Agnes Kaposi was born in Hungary the year before Hitler came to power and started school at the outbreak of World War II.
The Holocaust killed many of her family, together with half a million Hungarian Jews, but a series of miracles and coincidences allowed her to survive. She worked as a child labourer in the agricultural and armament camps of Austria and was liberated by a rampaging Soviet army. She struggled through post-war hardship to re-enter Hungarian society, only to be caught up for a decade in the vice of Stalinism.
In 1956 a bloody revolution offered the opportunity to escape to Britain, a country of freedom and tolerance, where she started a family and built a career as an engineer. Today, she is a Fellow of the Royal Academy of Engineering and a Churchill Fellow. Yellow Star, Red Star is her extraordinary story of struggle, heartbreak, survival and success.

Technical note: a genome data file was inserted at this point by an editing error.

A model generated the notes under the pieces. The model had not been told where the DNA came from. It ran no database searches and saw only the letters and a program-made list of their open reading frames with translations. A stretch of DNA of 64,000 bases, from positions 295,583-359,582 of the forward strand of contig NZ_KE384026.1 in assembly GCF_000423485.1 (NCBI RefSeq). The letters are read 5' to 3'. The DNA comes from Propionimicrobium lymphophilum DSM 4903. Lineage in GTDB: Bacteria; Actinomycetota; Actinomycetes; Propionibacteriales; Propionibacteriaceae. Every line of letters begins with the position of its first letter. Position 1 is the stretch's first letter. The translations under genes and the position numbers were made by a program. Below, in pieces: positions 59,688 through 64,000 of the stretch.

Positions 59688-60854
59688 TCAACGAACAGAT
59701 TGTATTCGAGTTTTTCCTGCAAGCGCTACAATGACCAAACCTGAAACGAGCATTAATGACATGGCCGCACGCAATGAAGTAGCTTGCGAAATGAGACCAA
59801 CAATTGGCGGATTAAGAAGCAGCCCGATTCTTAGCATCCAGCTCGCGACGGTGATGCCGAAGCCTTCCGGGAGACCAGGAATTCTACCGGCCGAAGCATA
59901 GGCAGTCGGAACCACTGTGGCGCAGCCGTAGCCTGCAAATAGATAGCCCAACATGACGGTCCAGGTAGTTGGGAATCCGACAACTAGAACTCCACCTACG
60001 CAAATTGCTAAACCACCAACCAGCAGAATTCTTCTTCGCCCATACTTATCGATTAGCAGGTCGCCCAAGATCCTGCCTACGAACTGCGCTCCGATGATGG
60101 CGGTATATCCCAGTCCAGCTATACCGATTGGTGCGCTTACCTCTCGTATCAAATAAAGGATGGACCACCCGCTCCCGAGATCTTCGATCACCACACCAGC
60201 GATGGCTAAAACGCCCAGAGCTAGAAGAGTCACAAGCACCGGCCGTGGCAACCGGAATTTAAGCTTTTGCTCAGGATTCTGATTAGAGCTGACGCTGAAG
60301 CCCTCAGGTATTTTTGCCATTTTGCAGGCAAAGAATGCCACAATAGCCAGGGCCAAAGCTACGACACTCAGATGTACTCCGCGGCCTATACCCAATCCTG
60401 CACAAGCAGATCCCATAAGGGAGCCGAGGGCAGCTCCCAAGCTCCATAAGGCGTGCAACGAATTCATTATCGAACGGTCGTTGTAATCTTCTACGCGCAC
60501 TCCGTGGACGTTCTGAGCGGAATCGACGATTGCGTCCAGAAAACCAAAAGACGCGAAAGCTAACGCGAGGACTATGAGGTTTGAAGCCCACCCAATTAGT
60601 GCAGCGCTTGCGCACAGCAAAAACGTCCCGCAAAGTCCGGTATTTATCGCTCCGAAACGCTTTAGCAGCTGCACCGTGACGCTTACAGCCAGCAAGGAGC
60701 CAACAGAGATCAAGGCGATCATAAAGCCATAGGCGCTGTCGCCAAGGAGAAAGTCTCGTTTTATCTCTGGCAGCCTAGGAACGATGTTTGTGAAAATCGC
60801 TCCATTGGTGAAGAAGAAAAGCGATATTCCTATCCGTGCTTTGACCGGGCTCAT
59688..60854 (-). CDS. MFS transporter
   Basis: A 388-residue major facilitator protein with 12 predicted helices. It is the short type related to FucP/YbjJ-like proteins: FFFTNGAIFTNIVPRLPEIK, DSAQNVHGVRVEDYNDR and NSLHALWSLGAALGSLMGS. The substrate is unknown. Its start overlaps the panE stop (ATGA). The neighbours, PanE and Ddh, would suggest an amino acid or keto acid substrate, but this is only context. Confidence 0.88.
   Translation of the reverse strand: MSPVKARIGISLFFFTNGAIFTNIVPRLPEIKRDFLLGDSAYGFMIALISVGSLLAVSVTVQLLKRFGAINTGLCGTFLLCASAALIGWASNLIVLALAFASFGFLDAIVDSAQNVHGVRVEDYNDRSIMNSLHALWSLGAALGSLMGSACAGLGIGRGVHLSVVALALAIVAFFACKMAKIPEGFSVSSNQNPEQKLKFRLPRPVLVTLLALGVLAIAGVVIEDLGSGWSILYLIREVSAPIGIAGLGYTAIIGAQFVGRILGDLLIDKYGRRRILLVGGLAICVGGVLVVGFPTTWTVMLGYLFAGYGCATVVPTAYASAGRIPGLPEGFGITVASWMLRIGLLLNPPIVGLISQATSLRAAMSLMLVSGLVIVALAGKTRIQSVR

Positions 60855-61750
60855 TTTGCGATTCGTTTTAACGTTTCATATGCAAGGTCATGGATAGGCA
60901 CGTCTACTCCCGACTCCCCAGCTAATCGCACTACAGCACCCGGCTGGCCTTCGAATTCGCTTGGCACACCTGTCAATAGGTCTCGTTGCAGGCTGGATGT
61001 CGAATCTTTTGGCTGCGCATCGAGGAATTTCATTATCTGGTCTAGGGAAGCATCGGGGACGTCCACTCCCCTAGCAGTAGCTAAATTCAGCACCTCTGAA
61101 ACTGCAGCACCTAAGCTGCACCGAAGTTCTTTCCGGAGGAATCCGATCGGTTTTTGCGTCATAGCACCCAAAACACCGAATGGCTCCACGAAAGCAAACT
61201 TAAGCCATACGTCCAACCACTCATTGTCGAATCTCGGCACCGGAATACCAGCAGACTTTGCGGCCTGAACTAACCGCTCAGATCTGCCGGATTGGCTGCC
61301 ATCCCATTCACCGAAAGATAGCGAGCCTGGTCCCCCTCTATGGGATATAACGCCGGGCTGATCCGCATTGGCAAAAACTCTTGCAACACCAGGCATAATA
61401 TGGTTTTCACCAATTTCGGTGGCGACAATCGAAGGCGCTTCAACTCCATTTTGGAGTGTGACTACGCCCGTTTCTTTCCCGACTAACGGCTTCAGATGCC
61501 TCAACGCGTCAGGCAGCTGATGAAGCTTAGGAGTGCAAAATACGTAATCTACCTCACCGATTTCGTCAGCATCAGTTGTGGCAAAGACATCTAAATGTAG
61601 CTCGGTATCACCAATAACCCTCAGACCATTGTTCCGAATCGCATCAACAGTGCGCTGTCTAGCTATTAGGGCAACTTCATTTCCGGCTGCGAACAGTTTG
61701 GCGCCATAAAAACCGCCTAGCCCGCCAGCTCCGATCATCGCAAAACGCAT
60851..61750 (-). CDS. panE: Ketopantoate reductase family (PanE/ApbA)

Fringe events are free and unticketed, but admission will be on a first come first served basis.
Dr Agnes Kaposi, a fellow of the Royal Academy of Engineering who was born in the year that Hitler came to power, shares her story of growing up in Hungary and her extraordinary story of struggle, heartbreak, survival and success.
In the course of his career Philip Skelker taught English at Watford Boys’ and Girls’ Grammar Schools, Hasmonean Boys’ School and Eton College and served as head at King David School, Liverpool, Carmel College and Immanuel College. He was a team inspector for the Independent Schools Inspectorate for 20 years.